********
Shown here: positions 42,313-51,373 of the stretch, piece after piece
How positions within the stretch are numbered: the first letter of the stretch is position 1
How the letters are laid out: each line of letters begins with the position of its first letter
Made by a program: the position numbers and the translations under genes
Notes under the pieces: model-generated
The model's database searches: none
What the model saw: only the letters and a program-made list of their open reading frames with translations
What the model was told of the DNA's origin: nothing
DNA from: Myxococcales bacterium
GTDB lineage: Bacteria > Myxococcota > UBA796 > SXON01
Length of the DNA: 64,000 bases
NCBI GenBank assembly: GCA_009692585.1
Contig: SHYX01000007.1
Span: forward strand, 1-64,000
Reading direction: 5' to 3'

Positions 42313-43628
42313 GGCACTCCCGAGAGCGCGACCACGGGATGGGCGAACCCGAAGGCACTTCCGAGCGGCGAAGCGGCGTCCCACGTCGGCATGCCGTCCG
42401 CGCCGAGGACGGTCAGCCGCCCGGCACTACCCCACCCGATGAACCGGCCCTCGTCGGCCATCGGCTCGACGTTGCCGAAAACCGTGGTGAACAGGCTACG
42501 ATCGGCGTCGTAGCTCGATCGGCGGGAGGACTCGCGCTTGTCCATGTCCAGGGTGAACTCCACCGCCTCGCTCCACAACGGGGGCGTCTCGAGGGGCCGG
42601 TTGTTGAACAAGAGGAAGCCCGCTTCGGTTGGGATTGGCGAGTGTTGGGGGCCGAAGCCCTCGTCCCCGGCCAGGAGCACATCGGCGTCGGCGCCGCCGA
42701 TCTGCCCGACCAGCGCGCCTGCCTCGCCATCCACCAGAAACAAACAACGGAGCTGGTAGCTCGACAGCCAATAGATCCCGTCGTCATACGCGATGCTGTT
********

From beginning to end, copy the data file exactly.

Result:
Shown here: positions 42,313-51,373 of the stretch, piece after piece
How positions within the stretch are numbered: the first letter of the stretch is position 1
How the letters are laid out: each line of letters begins with the position of its first letter
Made by a program: the position numbers and the translations under genes
Notes under the pieces: model-generated
The model's database searches: none
What the model saw: only the letters and a program-made list of their open reading frames with translations
What the model was told of the DNA's origin: nothing
DNA from: Myxococcales bacterium
GTDB lineage: Bacteria > Myxococcota > UBA796 > SXON01
Length of the DNA: 64,000 bases
NCBI GenBank assembly: GCA_009692585.1
Contig: SHYX01000007.1
Span: forward strand, 1-64,000
Reading direction: 5' to 3'

Positions 42313-43628
42313 GGCACTCCCGAGAGCGCGACCACGGGATGGGCGAACCCGAAGGCACTTCCGAGCGGCGAAGCGGCGTCCCACGTCGGCATGCCGTCCG
42401 CGCCGAGGACGGTCAGCCGCCCGGCACTACCCCACCCGATGAACCGGCCCTCGTCGGCCATCGGCTCGACGTTGCCGAAAACCGTGGTGAACAGGCTACG
42501 ATCGGCGTCGTAGCTCGATCGGCGGGAGGACTCGCGCTTGTCCATGTCCAGGGTGAACTCCACCGCCTCGCTCCACAACGGGGGCGTCTCGAGGGGCCGG
42601 TTGTTGAACAAGAGGAAGCCCGCTTCGGTTGGGATTGGCGAGTGTTGGGGGCCGAAGCCCTCGTCCCCGGCCAGGAGCACATCGGCGTCGGCGCCGCCGA
42701 TCTGCCCGACCAGCGCGCCTGCCTCGCCATCCACCAGAAACAAACAACGGAGCTGGTAGCTCGACAGCCAATAGATCCCGTCGTCATACGCGATGCTGTT